A full analysis of gold’s investment properties – its role as money through history and its supply and demand dynamics today – is beyond the scope of this report. For now, just know that when it comes to financial repression – low interest rates and high inflation – gold is exactly what you want to own.

And while you’re at it, you may want to take a look at silver too, which is beginning to awaken once more after years in the doldrums. The gold/silver price ratio is narrowing, as shown in the chart below. In May, the gold/silver price ratio was at a historic ratio of 109:1. Now, despite a modest bounce back, it sits at 80:1, despite gold continuing to nudge new highs.

The gold/silver ratio is falling now because of silver’s gains. And if the ratio reaches its historical 47:1 average, silver prices would jump 65% if gold holds steady – and rise even higher if gold keeps surging.

Whether or not the historical ratio of gold and silver still holds merit today is a a matter of significant debate. The majority of silver supply today is a by-product of mining other metals like copper and nickel, so rising silver prices don’t always lead to more supply arriving on the market. While this dynamic can be very bullish for silver, it also means there is a significant disconnect between it and gold, as gold is often mined primary for itself rather than in the pursuit of something else.

While many investors care deeply about the gold/silver ratio, the actual supply of silver to the market does not – so don’t treat the metric religiously. Just use it as an indicator of how much the market values one metal over the other.

And as you can see, for most of the last decade the market has favoured gold over silver; the ratio has only climbed… until earlier this year, when it skyrocketed and then collapsed. This may be the beginning of a change in sentiment – silver regaining favour – and you should keep an eye on it.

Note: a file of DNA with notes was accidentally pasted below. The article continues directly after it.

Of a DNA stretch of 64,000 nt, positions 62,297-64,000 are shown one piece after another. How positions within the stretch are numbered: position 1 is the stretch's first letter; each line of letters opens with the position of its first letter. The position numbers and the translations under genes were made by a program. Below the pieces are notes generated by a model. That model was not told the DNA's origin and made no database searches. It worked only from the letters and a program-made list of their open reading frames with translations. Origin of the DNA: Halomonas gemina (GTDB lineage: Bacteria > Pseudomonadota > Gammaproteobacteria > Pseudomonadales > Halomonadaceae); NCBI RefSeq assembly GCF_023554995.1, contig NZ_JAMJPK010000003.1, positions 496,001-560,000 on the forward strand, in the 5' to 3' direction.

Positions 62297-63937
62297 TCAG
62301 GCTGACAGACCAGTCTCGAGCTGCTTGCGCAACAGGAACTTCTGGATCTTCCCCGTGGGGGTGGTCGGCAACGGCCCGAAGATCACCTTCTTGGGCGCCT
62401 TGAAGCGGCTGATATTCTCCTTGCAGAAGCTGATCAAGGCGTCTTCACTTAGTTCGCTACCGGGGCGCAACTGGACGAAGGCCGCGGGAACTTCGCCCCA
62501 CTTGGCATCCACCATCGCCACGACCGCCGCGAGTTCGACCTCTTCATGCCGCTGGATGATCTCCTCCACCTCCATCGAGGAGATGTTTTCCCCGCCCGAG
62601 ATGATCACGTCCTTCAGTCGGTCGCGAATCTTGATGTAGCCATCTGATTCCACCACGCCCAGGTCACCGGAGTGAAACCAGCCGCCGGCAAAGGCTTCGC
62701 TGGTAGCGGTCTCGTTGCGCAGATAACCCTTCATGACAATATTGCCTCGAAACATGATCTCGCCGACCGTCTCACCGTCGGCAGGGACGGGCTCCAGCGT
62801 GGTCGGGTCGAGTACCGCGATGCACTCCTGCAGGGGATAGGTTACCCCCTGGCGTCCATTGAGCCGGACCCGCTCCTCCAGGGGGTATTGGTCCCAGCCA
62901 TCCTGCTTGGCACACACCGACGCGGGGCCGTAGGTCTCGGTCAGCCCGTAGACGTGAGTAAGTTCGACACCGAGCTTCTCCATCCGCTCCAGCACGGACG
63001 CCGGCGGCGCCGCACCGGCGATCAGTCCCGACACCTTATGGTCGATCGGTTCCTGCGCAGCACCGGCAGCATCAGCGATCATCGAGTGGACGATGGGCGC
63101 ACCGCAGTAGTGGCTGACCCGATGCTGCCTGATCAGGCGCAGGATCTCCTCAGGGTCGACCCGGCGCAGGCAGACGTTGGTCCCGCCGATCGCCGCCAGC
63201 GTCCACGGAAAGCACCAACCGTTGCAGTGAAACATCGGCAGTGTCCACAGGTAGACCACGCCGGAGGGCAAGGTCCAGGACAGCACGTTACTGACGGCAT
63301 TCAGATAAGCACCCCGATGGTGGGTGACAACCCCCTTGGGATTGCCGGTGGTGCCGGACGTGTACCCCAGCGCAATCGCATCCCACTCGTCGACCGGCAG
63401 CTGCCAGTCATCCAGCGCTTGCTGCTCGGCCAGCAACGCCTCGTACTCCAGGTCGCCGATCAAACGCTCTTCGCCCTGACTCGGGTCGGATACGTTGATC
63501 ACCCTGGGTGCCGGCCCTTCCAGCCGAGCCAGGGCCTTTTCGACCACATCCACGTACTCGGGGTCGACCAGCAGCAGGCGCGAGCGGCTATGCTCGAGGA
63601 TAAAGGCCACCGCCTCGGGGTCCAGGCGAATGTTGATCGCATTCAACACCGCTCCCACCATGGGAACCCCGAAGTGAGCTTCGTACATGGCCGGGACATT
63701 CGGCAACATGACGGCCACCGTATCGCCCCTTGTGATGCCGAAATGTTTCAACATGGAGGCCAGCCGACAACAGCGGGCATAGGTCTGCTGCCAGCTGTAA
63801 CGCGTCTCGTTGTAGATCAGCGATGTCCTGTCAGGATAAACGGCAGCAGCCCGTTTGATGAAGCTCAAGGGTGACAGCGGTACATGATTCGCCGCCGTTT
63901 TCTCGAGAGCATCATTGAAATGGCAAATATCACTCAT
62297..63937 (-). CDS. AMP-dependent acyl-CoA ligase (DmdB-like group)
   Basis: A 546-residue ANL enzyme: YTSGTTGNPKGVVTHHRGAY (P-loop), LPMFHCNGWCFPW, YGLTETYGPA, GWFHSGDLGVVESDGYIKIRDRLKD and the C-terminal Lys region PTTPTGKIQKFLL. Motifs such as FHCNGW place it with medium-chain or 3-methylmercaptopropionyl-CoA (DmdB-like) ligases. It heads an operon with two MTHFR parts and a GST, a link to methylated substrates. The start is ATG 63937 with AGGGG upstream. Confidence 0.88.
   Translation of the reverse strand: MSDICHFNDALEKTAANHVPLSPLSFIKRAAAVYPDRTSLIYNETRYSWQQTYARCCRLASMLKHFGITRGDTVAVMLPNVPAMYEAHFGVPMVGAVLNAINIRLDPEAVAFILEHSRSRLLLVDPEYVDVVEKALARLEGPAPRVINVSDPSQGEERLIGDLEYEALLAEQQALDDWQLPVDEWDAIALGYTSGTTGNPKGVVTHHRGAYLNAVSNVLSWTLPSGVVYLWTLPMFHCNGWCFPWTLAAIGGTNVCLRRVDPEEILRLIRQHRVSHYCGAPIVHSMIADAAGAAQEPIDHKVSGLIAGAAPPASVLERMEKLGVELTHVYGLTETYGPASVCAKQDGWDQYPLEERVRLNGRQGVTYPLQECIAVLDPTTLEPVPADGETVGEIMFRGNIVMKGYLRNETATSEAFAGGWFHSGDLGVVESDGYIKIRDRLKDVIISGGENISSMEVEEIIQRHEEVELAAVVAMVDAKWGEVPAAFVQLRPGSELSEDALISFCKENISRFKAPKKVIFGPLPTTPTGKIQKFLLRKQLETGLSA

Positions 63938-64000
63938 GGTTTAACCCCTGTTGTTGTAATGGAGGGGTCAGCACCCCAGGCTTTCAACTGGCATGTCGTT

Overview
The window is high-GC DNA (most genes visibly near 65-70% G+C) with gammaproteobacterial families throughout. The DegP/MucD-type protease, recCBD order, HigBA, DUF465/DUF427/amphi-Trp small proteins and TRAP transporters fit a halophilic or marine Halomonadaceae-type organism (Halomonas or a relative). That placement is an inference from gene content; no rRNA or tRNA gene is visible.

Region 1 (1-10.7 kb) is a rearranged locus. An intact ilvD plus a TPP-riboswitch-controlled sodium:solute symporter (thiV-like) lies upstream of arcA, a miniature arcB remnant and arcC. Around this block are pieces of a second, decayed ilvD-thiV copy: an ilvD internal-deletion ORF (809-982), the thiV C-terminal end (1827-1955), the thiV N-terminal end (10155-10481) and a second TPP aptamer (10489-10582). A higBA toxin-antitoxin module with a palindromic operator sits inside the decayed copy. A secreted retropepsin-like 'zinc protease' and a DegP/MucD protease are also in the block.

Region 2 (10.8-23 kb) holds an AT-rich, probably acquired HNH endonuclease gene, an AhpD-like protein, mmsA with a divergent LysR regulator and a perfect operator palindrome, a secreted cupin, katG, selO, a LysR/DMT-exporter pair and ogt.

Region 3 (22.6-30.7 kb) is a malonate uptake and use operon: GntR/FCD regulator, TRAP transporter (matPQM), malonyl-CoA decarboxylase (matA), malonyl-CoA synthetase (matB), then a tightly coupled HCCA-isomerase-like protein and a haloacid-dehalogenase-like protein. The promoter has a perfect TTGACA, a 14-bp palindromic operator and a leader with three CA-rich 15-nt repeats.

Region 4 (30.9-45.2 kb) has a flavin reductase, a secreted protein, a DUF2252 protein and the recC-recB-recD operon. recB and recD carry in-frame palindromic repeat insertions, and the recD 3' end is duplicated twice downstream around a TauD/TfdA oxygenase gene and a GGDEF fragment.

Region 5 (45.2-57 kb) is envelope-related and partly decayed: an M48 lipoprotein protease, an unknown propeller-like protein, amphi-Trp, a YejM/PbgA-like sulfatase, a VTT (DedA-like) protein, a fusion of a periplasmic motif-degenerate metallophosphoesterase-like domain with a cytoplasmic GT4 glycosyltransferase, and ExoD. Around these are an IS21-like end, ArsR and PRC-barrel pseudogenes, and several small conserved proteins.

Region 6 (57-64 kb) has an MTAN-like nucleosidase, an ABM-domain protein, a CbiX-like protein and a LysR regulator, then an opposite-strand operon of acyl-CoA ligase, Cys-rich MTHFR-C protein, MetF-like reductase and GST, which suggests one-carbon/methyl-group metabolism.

The gold price in sterling

Gold/silver ratio

Although it may be true that stocks deliver better returns than bonds during periods of high inflation, this isn’t always the case. After all, if inflation is 15% then an investor needs stocks to deliver far more than this to make a comfortable profit. Otherwise they risk the illusion of solid returns, which are in fact offset by inflation.

Here at Southbank Investment Research, our analysts – like Tim Price over at The Price Report – have pinpointed value stocks as being the best segment of the stockmarket for periods of high inflation. These enjoy a degree of in-built protection from inflation as their value is linked to market prices, which will be rising during inflationary periods.

The idea of inflation eating away at your hard-earnt savings can be daunting. Intimidating, even.

But being ahead of the curve on this puts you at an advantage. For the chaos in financial markets that will be brought about by higher inflation will create opportunities to grow your wealth – when the broader market is caught unawares and is forced to react.

I’ll be watching the situation closely here at Capital & Conflict. And when new opportunities cross my desk, readers like yourself will be the first to know.

In the meantime, make sure you’re subscribed to our sister e-letter Fortune & Freedom, where protecting your wealth from all threats – is priority number one

Category: Investing in Gold